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The Steelers offensive line improved, but is it good enough to keep intact next season?

The Pittsburgh Steelers offensive line was able to stay together, and they improved throughout the season. But did they do enough to run the group back in 2023?

NFL: DEC 24 Raiders at Steelers Photo by Mark Alberti/Icon Sportswire via Getty Images

This is the latest article reviewing the performance of Pittsburgh’s position groups in 2022. Here, we focus on the offensive line, which made significant improvement as the season progressed. Is the unit good enough to keep intact for 2023, though? Here’s a breakdown.

Prior to the 2022 season, Pittsburgh’s offensive line had not started a single game together. Their average age (25.2) and NFL experience (4 years) made them one of the youngest in the league. They also had a new position coach in Pat Meyer, who pledged from the outset to re-make their technique. All things considered, growing pains seemed inevitable.

They were. The line played poorly as the team stumbled to a 2-6 start. The Steelers averaged just 95 rushing yards per contest, ran for only four touchdowns and yielded 2.6 sacks per game. Coming off of a 2021 campaign where PFF rated them the worst unit in the league, and another miserable season seemed to be in the works.

Their improvement following their bye week, however, was remarkable. Over the final nine games, in which Pittsburgh went 7-2, they rushed for 146 yards per game and 12 touchdowns while reducing their sack average to 1.8. Their starters stayed healthy, playing an astounding 99.2% of the season’s total snaps together. That continuity proved beneficial, allowing them to finish a respectable 16th in PFF’s year-end rankings.

A middle-of-the-pack finish might not be cause for celebration. But with expectations miserably low, it was a pleasant surprise. With all five starters under contract for 2023, it would seem like the unit is in good shape.

Or is it? Should the Steelers bank on continuity leading to further growth in 2023? Or should they look to upgrade their weakest spots, most notably at left guard and left tackle, where Kevin Dotson and Dan Moore Jr. occasionally struggled?

These are tricky questions. Before we examine the left side of the line, let’s look at the unit’s other players. Pittsburgh spent $72 million last off-season signing free agents Mason Cole and James Daniels and re-signing right tackle Chuks Okorafor. That investment, for one year at least, paid off. The trio was solid if not spectacular throughout. All three stayed healthy, which was a huge benefit, and their improved chemistry was evident as the season progressed.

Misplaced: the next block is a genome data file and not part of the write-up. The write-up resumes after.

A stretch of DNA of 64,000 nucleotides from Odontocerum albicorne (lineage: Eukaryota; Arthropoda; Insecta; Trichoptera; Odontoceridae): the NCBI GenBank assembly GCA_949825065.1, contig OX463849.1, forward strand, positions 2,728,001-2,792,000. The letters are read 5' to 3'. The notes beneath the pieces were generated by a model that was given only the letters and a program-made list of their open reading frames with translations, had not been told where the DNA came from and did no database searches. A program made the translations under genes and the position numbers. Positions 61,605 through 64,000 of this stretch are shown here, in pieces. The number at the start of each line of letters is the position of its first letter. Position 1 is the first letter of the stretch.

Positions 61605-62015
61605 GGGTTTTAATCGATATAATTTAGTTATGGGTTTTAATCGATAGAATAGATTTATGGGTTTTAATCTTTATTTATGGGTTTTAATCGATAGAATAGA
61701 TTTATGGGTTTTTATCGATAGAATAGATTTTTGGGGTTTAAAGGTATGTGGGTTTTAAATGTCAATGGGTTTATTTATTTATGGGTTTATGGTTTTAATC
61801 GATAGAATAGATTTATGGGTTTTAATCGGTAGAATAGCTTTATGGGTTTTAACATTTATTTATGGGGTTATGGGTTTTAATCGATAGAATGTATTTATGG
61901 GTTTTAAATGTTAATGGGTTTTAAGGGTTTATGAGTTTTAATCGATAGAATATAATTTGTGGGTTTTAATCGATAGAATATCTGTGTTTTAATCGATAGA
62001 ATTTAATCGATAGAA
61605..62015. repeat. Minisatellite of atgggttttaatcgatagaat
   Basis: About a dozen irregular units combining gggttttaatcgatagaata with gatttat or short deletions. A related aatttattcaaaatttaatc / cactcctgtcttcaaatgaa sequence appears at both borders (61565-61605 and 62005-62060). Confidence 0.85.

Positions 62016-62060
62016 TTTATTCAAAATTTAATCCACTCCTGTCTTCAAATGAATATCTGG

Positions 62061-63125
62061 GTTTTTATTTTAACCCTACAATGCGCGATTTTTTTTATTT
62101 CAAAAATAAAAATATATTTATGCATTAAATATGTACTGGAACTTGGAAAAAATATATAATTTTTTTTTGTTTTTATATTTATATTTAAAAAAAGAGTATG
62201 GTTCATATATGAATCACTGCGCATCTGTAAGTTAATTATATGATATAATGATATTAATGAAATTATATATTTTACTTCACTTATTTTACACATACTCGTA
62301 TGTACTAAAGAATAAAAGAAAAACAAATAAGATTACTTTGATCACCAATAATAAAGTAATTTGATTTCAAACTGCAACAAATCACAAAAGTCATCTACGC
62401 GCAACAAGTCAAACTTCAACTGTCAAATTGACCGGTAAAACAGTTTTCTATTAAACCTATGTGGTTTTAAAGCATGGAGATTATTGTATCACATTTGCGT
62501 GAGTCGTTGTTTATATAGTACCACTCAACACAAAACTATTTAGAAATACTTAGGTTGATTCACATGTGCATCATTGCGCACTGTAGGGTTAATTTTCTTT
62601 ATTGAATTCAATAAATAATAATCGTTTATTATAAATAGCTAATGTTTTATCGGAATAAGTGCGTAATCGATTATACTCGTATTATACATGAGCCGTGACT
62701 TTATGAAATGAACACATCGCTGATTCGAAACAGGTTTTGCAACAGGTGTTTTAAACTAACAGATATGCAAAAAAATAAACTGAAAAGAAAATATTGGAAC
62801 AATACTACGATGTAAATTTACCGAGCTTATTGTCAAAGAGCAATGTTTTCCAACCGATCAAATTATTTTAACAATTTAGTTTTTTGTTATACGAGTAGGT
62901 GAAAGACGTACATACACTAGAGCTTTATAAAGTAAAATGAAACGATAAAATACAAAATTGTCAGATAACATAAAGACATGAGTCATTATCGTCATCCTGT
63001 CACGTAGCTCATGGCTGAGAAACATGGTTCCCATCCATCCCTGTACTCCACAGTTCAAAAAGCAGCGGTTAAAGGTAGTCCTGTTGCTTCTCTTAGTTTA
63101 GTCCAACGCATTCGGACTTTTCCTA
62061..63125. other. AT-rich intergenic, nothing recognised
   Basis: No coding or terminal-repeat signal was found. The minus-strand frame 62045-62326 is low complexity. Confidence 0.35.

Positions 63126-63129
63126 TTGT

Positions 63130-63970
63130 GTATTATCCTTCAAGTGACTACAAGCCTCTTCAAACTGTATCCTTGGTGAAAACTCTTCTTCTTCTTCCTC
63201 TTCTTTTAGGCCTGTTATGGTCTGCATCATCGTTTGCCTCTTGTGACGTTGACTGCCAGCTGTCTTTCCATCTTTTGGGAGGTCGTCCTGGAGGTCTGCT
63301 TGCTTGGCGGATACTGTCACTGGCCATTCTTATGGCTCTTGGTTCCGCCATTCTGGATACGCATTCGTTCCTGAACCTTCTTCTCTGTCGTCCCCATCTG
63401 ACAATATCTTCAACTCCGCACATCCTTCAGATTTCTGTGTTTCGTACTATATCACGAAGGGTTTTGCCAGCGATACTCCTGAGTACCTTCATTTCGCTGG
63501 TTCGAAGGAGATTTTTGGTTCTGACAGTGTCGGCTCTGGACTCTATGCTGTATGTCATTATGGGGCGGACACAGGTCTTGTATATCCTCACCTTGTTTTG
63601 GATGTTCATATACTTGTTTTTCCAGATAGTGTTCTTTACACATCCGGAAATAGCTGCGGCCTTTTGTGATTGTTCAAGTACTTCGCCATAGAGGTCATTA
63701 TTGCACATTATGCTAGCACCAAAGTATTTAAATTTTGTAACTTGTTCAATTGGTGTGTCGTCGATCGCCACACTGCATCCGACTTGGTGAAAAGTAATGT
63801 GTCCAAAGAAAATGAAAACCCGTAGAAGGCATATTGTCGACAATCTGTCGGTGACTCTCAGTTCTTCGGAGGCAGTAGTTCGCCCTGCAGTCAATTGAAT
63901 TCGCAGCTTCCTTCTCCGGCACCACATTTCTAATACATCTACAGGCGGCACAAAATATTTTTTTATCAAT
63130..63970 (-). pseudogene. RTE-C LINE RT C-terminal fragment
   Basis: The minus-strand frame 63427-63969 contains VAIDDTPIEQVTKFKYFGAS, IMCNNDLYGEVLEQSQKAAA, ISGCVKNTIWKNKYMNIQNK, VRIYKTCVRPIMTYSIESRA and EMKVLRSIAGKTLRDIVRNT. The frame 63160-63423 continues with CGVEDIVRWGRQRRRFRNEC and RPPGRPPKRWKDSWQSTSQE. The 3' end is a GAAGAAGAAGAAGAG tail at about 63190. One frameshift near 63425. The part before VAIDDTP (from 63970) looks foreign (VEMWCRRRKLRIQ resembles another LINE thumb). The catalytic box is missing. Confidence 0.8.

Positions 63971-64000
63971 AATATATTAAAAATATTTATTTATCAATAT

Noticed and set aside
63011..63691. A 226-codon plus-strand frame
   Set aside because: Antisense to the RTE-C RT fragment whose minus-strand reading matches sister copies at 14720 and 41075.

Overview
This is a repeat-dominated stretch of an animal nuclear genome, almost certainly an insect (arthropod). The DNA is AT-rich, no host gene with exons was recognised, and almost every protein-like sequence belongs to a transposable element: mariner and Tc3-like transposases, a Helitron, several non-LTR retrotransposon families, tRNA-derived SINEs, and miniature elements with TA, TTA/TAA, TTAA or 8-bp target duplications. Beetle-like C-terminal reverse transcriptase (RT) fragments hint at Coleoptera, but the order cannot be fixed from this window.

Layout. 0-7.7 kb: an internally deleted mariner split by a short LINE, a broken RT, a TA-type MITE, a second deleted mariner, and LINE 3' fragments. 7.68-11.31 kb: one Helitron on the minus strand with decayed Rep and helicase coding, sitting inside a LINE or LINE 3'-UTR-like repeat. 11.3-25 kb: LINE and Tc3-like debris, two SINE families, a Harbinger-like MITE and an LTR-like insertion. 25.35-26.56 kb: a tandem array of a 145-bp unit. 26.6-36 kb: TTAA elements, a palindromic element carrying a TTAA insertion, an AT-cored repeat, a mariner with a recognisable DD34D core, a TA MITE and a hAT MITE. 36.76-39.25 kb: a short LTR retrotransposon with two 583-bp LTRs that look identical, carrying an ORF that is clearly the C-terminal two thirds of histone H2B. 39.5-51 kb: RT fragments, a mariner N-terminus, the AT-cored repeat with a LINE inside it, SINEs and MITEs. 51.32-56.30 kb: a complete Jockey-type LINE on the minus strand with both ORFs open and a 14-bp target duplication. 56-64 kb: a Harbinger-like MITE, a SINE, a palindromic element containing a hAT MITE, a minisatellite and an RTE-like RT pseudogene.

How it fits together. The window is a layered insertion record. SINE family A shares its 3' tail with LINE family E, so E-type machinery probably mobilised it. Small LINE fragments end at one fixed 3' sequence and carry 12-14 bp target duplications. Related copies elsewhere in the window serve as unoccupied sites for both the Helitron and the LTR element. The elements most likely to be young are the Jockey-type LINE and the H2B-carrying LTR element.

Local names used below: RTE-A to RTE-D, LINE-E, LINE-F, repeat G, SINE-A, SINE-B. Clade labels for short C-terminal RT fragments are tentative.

Daniels was particularly good in pass protection, where he allowed just five pressures all season. He played with good leverage, moved his feet well and was adept at recognizing line stunts. Here’s an example, where Daniels (78) trades off on a tackle-twist with Cole, staying square and keeping a good base, to give Kenny Pickett time to complete a 3rd-and-14 throw against the Ravens:

Daniels was an adequate run blocker who did his best work in Pittsburgh’s wide zone scheme, where his athleticism was an asset. Wide zone became more of a staple in the offense as the season progressed, and the Steelers often ran it to the right, where they knew Daniels would execute well:

Cole embraced the culture of the Steelers, raving about Mike Tomlin, the locker room and the fans in Pittsburgh. He brought stability to a center position that had been a disaster in 2021 under Kendrick Green and J.C. Hassenauer. He wasn’t spectacular in any way, but he did the subtle things that go largely unnoticed and are integral to success. Here, on this touchdown run against Indianapolis, Cole patiently stays on the slanting 1-tech tackle. In tandem with Dotson, he pushes him into the linebacker, clearing a backside lane for Najee Harris:

A less experienced lineman would have lunged for the backer sooner, minimizing movement on the 1-tech. Again, it’s a subtle play, but emblematic of Cole’s effectiveness.

Okorafor remains a work in progress as a run blocker. Often, pad level is the issue. When Okorafor plays too high, he loses leverage and gets stood up, like we see on this play against Baltimore:

But he played more physically under Pat Meyer’s tutelage. He is better as a positional blocker where he can shield defenders rather than have to knock them off the ball. But like we see on this snap against New Orleans, he could do that on occasion, too:

Okorafor was also very good in pass protection, yielding just two sacks all season. With Cole, Daniels and Okorafor returning, the center position and right side of the line seems set.

The left side is another matter. It wasn’t that Dotson and Moore were terrible in 2022. Both had their moments, particularly around mid-season as the Steelers got their run game going. Often, they found a rhythm running left, where Dotson and Moore played physically and created movement, like we see on this outside zone play against Las Vegas:

Here, on an inside zone run against Baltimore, they combo the 3-tech tackle to the linebacker, knocking him five yards off the ball before Dotson finishes the block with a pancake:

But the flaws in their game often overshadowed the strengths. Dotson could be overly aggressive, which led to bad technique. He often lunged at opposing defenders, making him susceptible to penetration. Dotson was also a liability at times in pass protection. Here, against Tampa Bay, he draws a holding call and gives up a quarterback hit by failing to move his feet effectively. This puts him in bad position to pick up a blitzing linebacker and forces him to reach and grab: